I have lymphoma. I also am a girl in my early twenties, and all my life my long dark hair has been my most identifying feature. I have been distraught at the prospect of losing my hair (more so than actually having cancer), since my hair has always been very very long and thick. As most girls do I’ve struggled with hating my appearance, and my hair was something that was always easy to maintain and love, and often the only thing I ever liked about myself. It was so easy to hide behind, and became my security blanket. So what if I felt or looked awful, my hair was beautiful and people would notice that before they noticed my perceived flaws.
Anyway. I had my hair cut to about shoulder length, but it was matting into dreadlocks and falling out on massive clumps. I went to the local barbers and asked for a haircut. The first few places turned me down as ‘they only cut mens hair’. Yeah but I want a ‘mens’ haircut? I felt pretty flustered at this point, but managed to find a third barber shop.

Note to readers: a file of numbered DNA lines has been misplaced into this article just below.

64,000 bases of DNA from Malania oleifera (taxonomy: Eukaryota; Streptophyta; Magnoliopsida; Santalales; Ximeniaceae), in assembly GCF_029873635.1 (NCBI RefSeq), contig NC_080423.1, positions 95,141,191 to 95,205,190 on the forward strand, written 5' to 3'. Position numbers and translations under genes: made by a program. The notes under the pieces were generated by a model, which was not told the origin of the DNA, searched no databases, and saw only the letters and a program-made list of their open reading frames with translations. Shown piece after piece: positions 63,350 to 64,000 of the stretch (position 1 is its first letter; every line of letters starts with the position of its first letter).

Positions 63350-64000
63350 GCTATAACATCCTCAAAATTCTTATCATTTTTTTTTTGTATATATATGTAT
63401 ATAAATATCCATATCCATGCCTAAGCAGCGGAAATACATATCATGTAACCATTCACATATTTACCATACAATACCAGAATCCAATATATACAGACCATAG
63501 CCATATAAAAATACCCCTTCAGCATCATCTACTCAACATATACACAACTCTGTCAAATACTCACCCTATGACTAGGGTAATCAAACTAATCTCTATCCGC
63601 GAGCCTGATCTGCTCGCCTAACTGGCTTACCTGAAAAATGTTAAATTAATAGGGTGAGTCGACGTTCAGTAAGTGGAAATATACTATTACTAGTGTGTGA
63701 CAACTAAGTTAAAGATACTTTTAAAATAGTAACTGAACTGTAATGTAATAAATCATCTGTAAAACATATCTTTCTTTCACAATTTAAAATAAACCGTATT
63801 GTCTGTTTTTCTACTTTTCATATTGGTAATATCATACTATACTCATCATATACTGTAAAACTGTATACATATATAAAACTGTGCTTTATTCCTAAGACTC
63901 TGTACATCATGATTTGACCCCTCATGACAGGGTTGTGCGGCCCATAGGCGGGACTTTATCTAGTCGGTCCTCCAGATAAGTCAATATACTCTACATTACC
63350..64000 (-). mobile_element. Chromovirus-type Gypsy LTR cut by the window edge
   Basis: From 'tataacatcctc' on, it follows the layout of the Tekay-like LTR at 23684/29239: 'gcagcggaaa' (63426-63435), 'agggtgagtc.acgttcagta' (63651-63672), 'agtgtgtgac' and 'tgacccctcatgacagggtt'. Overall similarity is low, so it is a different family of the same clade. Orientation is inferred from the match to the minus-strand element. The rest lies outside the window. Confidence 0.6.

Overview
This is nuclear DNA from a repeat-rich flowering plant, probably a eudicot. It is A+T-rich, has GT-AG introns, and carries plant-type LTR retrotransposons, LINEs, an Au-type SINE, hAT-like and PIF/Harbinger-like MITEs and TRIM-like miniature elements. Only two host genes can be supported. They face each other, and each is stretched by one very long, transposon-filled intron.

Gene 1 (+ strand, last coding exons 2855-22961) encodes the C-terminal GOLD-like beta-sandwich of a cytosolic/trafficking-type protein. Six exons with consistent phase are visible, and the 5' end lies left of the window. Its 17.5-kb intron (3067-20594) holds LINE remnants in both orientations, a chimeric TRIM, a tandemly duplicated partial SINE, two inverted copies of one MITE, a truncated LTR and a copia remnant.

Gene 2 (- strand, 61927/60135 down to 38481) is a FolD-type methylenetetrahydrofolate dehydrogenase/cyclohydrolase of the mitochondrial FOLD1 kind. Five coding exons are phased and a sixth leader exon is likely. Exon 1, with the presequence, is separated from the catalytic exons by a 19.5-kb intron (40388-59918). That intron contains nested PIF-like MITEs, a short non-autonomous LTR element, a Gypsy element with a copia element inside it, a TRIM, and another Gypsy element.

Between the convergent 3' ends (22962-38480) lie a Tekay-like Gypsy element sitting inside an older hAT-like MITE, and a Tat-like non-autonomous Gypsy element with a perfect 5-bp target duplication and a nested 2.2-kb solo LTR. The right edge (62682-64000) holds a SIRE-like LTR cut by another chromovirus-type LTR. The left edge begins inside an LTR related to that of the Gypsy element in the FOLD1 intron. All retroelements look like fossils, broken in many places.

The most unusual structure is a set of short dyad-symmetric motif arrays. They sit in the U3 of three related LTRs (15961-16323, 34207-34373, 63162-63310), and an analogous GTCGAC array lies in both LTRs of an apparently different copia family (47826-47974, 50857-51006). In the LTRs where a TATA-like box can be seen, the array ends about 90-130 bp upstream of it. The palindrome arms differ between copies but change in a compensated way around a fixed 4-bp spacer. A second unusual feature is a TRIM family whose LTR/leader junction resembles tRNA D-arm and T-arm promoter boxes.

The shop was empty except for one other barber and a customer in the chair. The free barber asked why I wanted to cut my ‘beautiful hair’, and I awkwardly stammered out that I had cancer and pointed to the bald patches that were forming. He was very kind and helped recommend lengths that would best hide the bald patches and asked me about my treatment and how I found out I was ill, and I told him.
The other customer was paying and he said he would like to pay for my haircut, as he couldn’t help over hearing my conversation with the barber, and he hoped I got better soon. He said his daughter was around my age and also had long hair which she loved. It was so unexpected and generous it moved me to tears, I was so surprised and grateful. The barbers also recommended some pomade to help style my short hair and refused payment for the pomade, and told me to come back if I needed another cut. I left and cried in my car for about ten minutes. I’ve been struggling a lot with the whole cancer thing, and the generosity and kindness of these strangers really touched me and made me feel seen and valued.